Low-hanging fruit

January 6, 2013 24 Comments
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Science was, within living memory, a fertile area of genuine discovery. Even during the period after World War 2, the low-hanging fruit had not all been picked, but gradually, step by step, it has.

That wouldn’t matter too much if the science myth was actually true and scientists do science for the love of it – but they don’t. We don’t do anything without some kind of gain – it’s how we are made. Once upon a time that gain was certainly the chance of making a discovery, but where do we go now?

It seems to me that huge numbers of scientists must know perfectly well that the chance of making a major scientific discovery is slight. So the game has to change – and it has.

Career progression, departmental budget, numbers of students, research grants, publications, conferences, academic awards, international travel and pension provisions. These were always important, but for many ambitious scientists of sub-genius ability they are all that is on offer.

The science itself, the discoveries and new developments are still with us, but all they generally do is to feed incremental changes into the corpus of scientific knowledge. They are not likely to be major game-changers.

Opportunities vary of course from science to science. Particularly between sciences where there is an end product, such as the material sciences, and those where there is generally no end product, such as the social or environmental sciences.

This in my view gives rise to science as a business where the main attraction cannot be the scientific ethos, but has to be business or career prospects. Ambitious scientists aren’t fools – they know how unlikely major discoveries are, how a career is the only ambition worth pursuing.

Science is well down the road to becoming just another profession where punters need to be on their guard against loaded advice. Passive smoking and anti-alcohol propaganda come to mind here. Ethical scientists who don’t actually make anything may have little left to give apart from an education.

The science myth is going the way of most myths, but as yet we still seem to be closing our eyes to it. Many seem to think that scientific purity is a permanent feature of our intellectual firmament and scientific prestige is secure.

Even though climate scientists sold their prestige years ago.

24 Responses to Low-hanging fruit

  1. January 6, 2013 at 11:38 am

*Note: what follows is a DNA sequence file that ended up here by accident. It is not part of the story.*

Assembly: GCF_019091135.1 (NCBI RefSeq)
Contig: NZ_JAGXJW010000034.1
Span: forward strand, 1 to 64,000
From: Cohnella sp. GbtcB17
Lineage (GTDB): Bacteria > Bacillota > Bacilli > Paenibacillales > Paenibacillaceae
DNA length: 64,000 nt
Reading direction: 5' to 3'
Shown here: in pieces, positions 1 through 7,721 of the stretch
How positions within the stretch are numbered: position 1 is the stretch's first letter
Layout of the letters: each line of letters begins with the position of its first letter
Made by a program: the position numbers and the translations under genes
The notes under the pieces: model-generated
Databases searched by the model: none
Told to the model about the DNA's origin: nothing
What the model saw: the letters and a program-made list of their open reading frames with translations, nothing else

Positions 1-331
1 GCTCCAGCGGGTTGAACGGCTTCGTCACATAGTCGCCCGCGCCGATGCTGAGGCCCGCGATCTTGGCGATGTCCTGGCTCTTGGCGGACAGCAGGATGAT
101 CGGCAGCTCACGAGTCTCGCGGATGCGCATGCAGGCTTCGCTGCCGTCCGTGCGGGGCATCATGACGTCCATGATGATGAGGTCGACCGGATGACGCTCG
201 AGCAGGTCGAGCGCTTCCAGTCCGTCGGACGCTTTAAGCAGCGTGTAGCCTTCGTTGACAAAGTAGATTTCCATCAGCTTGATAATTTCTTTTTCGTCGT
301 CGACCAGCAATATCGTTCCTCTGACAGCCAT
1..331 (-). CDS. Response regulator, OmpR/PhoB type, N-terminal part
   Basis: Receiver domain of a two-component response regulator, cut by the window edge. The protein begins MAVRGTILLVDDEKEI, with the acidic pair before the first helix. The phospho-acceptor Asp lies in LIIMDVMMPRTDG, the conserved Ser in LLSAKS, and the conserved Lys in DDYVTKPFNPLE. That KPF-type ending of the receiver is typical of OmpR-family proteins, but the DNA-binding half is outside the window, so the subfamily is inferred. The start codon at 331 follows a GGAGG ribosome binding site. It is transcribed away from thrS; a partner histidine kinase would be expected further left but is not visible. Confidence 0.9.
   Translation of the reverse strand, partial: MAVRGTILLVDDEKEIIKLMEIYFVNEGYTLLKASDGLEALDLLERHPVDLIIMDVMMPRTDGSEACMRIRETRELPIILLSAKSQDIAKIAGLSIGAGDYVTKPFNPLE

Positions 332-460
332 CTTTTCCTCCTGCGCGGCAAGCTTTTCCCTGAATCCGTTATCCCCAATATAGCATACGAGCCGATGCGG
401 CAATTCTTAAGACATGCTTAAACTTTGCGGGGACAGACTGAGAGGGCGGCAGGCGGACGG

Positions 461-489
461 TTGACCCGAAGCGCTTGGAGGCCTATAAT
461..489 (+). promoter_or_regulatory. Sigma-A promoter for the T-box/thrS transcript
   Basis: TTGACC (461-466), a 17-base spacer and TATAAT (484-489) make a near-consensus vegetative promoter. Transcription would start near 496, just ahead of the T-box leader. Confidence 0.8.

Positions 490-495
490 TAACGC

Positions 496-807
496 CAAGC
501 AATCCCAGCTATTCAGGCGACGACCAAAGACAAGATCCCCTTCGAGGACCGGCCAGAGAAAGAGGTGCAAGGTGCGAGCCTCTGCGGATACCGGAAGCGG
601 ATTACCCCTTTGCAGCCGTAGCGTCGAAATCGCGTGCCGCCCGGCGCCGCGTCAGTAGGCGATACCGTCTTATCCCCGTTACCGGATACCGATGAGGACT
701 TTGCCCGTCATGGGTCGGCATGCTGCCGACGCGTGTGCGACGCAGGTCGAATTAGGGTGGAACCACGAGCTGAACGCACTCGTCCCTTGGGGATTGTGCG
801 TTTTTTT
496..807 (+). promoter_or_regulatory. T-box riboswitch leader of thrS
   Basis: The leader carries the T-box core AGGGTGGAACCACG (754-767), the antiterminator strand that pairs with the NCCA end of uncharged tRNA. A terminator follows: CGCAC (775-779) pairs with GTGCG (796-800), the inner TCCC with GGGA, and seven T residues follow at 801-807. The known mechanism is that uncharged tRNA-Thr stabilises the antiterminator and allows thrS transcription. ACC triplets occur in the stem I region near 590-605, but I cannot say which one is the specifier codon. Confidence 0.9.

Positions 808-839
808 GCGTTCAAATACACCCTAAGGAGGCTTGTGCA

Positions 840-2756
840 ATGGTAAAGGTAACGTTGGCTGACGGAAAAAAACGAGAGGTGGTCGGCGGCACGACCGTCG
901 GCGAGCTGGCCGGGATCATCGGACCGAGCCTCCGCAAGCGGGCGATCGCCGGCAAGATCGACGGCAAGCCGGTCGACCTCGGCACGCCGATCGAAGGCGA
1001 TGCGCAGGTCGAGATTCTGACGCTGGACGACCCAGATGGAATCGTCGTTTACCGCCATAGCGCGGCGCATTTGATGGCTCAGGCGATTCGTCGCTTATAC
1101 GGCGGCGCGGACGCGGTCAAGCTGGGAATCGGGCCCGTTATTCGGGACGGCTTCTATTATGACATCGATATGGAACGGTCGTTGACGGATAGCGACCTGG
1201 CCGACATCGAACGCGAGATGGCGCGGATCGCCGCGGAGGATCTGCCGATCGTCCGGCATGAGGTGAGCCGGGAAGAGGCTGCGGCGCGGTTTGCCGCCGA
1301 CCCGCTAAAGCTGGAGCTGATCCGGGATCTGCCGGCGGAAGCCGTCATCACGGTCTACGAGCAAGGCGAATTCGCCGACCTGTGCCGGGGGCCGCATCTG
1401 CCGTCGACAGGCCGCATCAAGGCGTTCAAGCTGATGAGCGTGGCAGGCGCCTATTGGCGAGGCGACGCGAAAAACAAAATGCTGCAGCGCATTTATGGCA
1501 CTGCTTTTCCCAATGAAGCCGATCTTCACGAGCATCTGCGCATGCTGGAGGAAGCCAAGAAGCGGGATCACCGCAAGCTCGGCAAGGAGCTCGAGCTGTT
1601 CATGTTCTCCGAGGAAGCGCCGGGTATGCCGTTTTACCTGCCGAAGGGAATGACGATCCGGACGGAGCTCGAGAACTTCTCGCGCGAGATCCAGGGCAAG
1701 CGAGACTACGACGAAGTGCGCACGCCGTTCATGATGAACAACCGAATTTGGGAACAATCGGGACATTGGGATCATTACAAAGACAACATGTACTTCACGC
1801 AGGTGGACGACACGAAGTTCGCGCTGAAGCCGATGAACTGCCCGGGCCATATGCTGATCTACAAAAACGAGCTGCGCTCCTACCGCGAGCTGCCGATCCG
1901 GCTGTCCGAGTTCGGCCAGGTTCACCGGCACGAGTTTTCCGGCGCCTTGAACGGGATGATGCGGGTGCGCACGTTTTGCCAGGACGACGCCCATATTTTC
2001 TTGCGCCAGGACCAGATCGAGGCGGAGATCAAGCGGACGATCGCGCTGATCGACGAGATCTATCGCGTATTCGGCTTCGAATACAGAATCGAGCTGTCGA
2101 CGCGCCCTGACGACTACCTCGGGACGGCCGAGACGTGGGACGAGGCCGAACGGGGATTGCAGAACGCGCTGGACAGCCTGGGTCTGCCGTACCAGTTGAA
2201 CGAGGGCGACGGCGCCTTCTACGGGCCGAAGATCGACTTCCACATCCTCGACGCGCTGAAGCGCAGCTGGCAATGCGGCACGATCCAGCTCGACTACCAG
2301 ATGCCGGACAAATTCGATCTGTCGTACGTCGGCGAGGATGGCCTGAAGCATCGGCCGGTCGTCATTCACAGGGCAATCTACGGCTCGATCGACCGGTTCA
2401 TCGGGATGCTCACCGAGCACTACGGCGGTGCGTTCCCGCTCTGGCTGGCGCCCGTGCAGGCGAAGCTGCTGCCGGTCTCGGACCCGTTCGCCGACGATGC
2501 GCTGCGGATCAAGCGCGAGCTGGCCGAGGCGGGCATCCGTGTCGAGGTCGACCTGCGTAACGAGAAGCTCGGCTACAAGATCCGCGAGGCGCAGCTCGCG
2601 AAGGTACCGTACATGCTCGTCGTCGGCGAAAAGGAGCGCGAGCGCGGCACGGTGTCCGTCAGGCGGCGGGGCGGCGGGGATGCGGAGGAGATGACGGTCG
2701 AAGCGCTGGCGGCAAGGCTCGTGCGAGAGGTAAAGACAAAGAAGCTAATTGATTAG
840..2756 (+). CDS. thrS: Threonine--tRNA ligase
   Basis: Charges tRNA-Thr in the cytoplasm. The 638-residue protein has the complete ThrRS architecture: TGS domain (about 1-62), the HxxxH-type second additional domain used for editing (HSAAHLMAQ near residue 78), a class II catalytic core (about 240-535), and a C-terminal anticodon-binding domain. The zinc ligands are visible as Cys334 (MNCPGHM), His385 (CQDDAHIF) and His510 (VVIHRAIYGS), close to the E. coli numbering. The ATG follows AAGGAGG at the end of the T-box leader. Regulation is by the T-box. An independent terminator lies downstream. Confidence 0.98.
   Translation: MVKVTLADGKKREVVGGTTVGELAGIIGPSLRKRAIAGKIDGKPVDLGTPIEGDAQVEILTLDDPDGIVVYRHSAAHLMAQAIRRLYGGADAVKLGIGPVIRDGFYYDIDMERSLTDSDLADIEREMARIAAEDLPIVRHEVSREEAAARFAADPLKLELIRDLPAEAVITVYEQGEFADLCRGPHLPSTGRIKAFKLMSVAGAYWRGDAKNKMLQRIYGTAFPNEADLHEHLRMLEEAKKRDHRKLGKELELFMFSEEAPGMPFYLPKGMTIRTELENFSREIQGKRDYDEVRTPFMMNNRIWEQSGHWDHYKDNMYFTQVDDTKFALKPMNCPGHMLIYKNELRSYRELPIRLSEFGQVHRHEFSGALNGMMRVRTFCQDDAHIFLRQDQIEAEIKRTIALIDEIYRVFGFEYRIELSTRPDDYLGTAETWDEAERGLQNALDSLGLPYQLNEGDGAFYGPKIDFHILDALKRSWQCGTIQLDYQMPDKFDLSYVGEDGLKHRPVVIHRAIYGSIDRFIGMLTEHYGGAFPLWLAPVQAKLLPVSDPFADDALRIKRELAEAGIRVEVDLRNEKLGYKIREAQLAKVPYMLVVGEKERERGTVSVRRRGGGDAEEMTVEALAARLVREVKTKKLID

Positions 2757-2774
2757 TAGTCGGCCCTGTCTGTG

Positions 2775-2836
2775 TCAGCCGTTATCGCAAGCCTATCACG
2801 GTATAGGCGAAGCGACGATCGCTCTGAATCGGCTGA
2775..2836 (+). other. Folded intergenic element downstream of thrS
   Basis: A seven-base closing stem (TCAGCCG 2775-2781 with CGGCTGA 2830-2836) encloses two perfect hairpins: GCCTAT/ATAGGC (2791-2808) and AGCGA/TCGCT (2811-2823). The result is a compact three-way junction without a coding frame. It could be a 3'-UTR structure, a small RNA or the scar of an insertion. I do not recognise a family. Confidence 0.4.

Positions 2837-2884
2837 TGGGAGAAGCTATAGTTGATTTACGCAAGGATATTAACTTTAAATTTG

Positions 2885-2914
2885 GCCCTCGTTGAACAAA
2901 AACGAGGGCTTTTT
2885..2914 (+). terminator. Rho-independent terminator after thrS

Science is well down the road to becoming just another profession where punters need to be on their guard against loaded advice. Passive smoking and anti-alcohol propaganda come to mind here. Ethical scientists who don’t actually make anything may have little left to give apart from an education.

    The ethical ones are going to have to begin their rearguard action soon.

    • January 6, 2013 at 7:00 pm

      I think it’s too late. Look at climate science.

  2. January 6, 2013 at 12:56 pm

    Interesting. But studies in biology and ecology still have much to yield, don’t they? And I don’t think cosmology is sorted yet.

    • January 6, 2013 at 6:53 pm

      Still lots to do, but it is far more difficult to make a big contribution than it was a few decades back. I don’t see how it can improve either.

      Dogma beckons.

      • Voice of Reason
        January 7, 2013 at 1:27 am

        There are incredible discoveries in neuro-science and fascinating inter-disciplinary work in biology, among other fields.

  3. ivan
    January 6, 2013 at 1:40 pm

    First question, are the social or environmental sciences real science or are they just being trick cyclists?

    As for real science, it has been hijacked by those I call ‘the keepers of the faith’, such that anyone that questions things like relativity are shouted down when, in fact, they should be encouraged to test their ideas – anyone for cold fusion?

    In fact, if scientists took off the straight jacket of conformity and started asking ‘what if’ we should see progress again. The only problem with that is ‘the keepers of the faith’ also hold the purse strings and therefore nothing that challenges their orthodoxy will get funding.

    • January 6, 2013 at 6:55 pm

      Spot on – couldn’t agree more.

    • Voice of Reason
      January 8, 2013 at 6:20 pm

      Cold fusion was looked at, and turned our to be awful science, if not fraudulent. As I recall, the Japanese invested a huge amount to find that out, even though it was clearly wrong.